Waite helps expand, strengthen Nebraska U’s veteran supports

· 5 min read

Waite helps expand, strengthen Nebraska U’s veteran supports

Michelle Waite talks to students during an Elect to Serve event on campus.
University Communication and Marketing
Nebraska's Michelle Waite talks to students during an Elect to Serve event. Waite recently retired after 24 years of service as the assistant to the chancellor for government and military relations.

Through her work at the University of Nebraska–Lincoln, Michelle Waite has expanded her family’s history of military service and support.

Recently retired, Waite served 24 years as assistant to the chancellor for government and military relations. In that role, she helped the university develop or adopt a number of measures that support veterans — including resident tuition for non-resident service members, the Yellow Ribbon program, enhanced benefits for disabled service members and their families, and access to priority enrollment.

Waite’s advocacy led to the launch of the Military and Veteran Success Center, a one-stop shop dedicated to supporting the academic goals of military-connected Huskers. She played a key role in the creation of the university’s new Veterans’ Tribute, adding a display honoring Gen. John J. Pershing within the Military and Naval Sciences Building, brining the POW/MIA chair observance to Memorial Stadium, and the placement of plaques that remember Nebraskans who served in World War I to Memorial Stadium (inside Gate 20).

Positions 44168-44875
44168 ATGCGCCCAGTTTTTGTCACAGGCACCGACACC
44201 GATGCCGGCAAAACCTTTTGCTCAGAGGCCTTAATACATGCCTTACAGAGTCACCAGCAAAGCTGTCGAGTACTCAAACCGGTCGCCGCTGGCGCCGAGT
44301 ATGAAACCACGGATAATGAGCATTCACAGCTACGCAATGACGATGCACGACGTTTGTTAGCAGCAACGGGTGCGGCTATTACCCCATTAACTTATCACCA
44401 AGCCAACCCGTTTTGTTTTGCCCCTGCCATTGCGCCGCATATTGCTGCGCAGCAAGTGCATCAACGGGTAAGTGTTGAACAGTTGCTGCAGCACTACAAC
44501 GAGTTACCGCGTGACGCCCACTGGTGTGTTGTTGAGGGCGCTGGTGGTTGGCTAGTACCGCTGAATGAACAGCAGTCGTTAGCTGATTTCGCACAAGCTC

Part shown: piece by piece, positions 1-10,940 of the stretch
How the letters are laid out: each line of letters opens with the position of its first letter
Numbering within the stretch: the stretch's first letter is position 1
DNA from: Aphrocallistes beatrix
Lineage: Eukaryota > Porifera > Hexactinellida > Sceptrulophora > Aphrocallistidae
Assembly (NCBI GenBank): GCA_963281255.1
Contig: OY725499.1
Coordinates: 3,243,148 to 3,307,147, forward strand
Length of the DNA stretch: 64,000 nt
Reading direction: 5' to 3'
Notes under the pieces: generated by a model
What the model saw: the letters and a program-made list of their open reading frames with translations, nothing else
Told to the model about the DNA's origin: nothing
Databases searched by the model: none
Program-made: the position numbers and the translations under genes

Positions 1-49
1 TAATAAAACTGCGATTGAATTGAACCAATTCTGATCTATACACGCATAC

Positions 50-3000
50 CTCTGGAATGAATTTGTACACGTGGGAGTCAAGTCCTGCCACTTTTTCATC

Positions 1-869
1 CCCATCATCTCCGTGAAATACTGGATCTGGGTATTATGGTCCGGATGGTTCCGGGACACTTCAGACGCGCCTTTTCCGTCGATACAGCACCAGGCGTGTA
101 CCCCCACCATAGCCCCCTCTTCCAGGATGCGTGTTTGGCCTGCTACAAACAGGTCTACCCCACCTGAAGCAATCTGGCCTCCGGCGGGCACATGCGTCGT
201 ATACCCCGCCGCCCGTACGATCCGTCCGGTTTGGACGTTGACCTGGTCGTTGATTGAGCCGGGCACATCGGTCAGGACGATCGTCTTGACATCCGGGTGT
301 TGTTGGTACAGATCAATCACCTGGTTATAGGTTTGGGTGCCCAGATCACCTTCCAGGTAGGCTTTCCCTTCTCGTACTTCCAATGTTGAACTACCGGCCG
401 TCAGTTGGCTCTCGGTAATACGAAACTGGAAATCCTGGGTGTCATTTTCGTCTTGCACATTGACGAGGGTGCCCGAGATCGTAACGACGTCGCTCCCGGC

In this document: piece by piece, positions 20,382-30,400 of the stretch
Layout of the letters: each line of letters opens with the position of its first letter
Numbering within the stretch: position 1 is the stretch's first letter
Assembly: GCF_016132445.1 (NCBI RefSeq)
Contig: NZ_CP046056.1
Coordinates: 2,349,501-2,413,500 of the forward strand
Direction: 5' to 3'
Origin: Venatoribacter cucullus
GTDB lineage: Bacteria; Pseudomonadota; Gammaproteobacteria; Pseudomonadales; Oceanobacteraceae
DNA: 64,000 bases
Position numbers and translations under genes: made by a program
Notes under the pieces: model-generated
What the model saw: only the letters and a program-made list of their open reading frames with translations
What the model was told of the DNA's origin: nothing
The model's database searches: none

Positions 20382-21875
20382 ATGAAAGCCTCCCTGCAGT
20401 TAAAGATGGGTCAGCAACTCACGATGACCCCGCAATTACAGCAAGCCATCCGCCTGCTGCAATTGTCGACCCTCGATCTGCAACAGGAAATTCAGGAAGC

“Our university has a long-standing commitment to supporting student veterans, Huskers currently serving in uniform, and military family members,” said Joe Brownell, director of the Military and Veteran Success Center. “Michelle has helped us strengthen our support systems, assuring that the University of Nebraska–Lincoln is a place where veterans and their family can come earn a degree.

“Her dedication to our veteran community has been simply incredible. It is a reflection of the university’s commitment that every interaction and every person matters.”

Growing up, Waite recalls being exposed to the military in subtle ways, always having a relative or family friend in the service.

“I am a daughter, granddaughter, aunt, cousin, niece and mother of someone who serves or served in the military,” Waite said. “My father did one tour in the Marines, then served as a mechanic in the Nebraska National Guard. Even my first serious boyfriend — that my father approved of — was with the National Guard.”

Head shot of Michelle Waite's grandfather, Lyle Kunselman, in uniform. Kunselman was killed in World War II during the Battle of the Bulge.
Michelle Waite | Courtesy

Waite’s son currently serves in the Army, and her grandfather, Lyle Kunselman, was part of the 30th Infantry Division in World War II. Kunselman, a private first class, was wounded on Dec. 25, 1944 during the Battle of the Bulge in Belgium. He died a day later.